BACHSTETTER, ADAM D.
UNIVERSITY OF KENTUCKY
Involvement of myelin integrity in Alzheimers disease pathogenesis
Alzheimer's disease & other dementias
Acquired Cognitive Impairment... Aging... Alzheimer's Disease... Alzheimer's Disease including Alzheimer's Disease Related Dementias (AD/ADRD)... Brain Disorders... Dementia... Neurodegenerative... Neurosciences
DESCRIPTION (provided by applicant): This K99/R00 application provides career development training and a research plan to further the understanding of glial responses in white matter in the context of Alzheimer’s disease (AD). The hypothesis to be tested is that a progressive loss of myelin integrity occurs in AD, activating microglia towards a proinflammatory feed-forward loop, which mediates hyperphosphorylation of the microtubule-associated protein tau and traditional AD pathology: neuritic plaques (NP) and neurofibrillary tangles (NFTs). Conventionally considered a disease of the CNS gray matter, AD also has pronounced and progressive deterioration of cerebral white matter. Recent evidence suggests that changes in myelin integrity could be an early factor driving AD pathology, through stimulation of inflammatory microglia activation and subsequent axonal damage. Extensive work has been done to understand the glial response in AD gray matter yet very little is known about microglia activation in AD white matter, despite the fact that we and others have found a more robust activation of microglia and inflammatory response in AD white matter compared to gray matter. No studies have systematically and quantitatively examined myelin changes and inflammatory profiles as a function of disease progression. Our project will fill this gap by using human autopsy tissue and a mouse model that exhibits loss of myelin integrity to test our hypothesis. Our specific aims are: 1) Quantify the relationship between myelin integrity, microglia activation, proinflammatory cytokine levels, and traditional measures of AD burden (NPs and NFTs) in the white matter of autopsy samples; 2) Determine if loss of myelin integrity, induced by mutation in PLP, in hTau mice will accelerate hyper-phosphorylated tau pathology, and if this pathology can be rescued by suppressing the chronic neuroinflammation using a glia cytokine inhibitor. This project takes advantage of a strong scientific environment and extensive resources at the University of Kentucky, including the Alzheimer’s Disease Center, clinically well-characterized autopsy cases that span the disease pathology continuum, and renowned scientific expertise of an enthusiastic and committed mentoring team. A comprehensive training and career development plan has been developed for the K99 phase that includes further scientific training in oligodendrocyte/myelin biology and human neuropathology; formal coursework and participation in local, national and international scientific meetings; evaluative meetings with th mentoring team; and activities designed to improve communication, writing, teaching, and management skills. Overall, there is an outstanding intellectual environment and access to relevant expertise in the applicant’s project area, multiple opportunities for career growth, and substantial institutional commitment. This rich and supportive environment will enable a highly promising young scientist to further develop his research expertise, pursue his structured training and career development plan, and launch his career as an independent academic investigator.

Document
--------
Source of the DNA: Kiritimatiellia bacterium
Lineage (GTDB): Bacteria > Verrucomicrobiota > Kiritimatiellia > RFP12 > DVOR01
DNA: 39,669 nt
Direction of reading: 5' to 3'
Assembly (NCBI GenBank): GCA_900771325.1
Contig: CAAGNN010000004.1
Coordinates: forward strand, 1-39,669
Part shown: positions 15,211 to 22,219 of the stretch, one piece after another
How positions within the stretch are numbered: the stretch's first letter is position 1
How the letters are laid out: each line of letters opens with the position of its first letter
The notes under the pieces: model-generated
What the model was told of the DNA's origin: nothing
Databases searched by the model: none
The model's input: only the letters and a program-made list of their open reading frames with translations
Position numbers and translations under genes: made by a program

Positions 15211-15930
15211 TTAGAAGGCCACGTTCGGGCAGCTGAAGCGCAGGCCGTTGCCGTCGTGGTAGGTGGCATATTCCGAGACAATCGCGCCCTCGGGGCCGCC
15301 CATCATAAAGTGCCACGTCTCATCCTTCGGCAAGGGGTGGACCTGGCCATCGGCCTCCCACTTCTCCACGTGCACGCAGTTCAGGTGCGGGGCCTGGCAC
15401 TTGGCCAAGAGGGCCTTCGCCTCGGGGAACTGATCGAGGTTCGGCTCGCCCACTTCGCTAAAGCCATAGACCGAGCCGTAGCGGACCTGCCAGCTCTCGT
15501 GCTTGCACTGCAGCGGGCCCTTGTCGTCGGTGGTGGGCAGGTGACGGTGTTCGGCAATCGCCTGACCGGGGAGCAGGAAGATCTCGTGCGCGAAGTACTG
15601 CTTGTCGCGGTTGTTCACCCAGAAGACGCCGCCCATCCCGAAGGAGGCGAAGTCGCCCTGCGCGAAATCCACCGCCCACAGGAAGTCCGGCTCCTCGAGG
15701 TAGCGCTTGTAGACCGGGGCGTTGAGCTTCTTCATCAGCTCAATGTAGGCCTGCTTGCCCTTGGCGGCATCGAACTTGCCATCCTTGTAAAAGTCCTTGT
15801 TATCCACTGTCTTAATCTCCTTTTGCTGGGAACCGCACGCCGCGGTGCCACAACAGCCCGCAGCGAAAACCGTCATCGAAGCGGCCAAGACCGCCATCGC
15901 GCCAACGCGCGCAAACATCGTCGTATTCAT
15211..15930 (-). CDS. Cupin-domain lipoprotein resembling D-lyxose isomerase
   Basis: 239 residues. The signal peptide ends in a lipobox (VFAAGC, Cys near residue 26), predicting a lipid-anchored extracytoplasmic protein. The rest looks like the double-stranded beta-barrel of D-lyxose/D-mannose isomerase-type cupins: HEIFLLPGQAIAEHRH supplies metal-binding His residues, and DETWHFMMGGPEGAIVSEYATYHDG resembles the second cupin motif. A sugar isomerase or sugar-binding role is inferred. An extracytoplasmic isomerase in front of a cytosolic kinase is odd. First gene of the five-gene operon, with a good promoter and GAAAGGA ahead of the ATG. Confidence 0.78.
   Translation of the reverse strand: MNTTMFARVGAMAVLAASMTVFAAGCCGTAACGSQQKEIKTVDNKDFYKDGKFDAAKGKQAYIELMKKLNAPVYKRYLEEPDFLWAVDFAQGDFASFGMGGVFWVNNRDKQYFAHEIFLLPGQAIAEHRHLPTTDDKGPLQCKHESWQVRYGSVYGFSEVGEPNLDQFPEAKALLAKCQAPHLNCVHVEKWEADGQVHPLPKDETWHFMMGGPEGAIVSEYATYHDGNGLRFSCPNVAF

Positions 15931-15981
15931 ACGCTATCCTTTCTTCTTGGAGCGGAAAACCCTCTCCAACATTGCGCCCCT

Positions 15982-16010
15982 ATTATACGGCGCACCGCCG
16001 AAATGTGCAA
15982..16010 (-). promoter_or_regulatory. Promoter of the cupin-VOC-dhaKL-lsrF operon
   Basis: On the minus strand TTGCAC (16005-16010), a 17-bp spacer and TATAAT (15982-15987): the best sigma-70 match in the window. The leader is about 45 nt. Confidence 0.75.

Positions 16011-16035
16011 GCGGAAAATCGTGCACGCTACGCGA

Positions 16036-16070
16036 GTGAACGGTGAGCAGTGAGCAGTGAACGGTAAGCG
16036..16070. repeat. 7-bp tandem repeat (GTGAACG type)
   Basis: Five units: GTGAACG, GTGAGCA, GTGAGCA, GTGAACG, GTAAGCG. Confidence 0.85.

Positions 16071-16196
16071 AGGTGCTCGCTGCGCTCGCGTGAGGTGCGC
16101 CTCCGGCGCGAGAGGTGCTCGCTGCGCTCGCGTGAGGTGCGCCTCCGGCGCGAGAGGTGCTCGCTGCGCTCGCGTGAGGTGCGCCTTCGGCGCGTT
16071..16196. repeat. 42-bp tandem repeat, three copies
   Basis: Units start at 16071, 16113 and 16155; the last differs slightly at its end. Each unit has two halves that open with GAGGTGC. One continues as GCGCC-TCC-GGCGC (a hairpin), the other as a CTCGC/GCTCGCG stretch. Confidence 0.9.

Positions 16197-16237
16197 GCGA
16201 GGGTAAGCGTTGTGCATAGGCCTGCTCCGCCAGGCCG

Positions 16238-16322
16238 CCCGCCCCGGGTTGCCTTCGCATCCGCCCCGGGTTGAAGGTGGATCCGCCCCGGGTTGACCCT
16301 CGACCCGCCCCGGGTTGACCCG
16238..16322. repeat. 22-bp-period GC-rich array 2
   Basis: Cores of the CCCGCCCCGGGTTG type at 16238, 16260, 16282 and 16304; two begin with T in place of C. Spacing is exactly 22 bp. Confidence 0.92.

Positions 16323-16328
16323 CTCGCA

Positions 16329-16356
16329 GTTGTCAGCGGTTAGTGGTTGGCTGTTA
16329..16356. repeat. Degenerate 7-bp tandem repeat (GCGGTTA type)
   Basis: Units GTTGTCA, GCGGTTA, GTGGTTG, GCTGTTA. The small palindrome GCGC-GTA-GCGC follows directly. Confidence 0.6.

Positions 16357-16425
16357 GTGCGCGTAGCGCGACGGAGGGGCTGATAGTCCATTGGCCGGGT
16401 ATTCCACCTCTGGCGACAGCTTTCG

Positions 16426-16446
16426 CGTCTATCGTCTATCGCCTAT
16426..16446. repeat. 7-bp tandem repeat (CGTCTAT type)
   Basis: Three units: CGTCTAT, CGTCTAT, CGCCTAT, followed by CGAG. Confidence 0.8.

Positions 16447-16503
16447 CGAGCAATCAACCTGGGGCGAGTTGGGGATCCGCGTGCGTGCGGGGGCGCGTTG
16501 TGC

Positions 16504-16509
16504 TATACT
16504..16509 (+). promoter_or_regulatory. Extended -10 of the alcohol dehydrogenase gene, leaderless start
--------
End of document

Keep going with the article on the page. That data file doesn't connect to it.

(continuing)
PUBLIC HEALTH RELEVANCE: This research project will provide fundamental insights regarding the role of microglia, dysregulated neuroinflammation, and white matter integrity in the temporal onset of Alzheimer’s disease. Recent data suggest white matter involvement in a variety of neurodegenerative and psychiatric disease. Therefore, the understanding of oligodendrocyte – microglia – neuron interaction in Alzheimer’s disease could have a broad impact on our understanding of cognitive health and disease.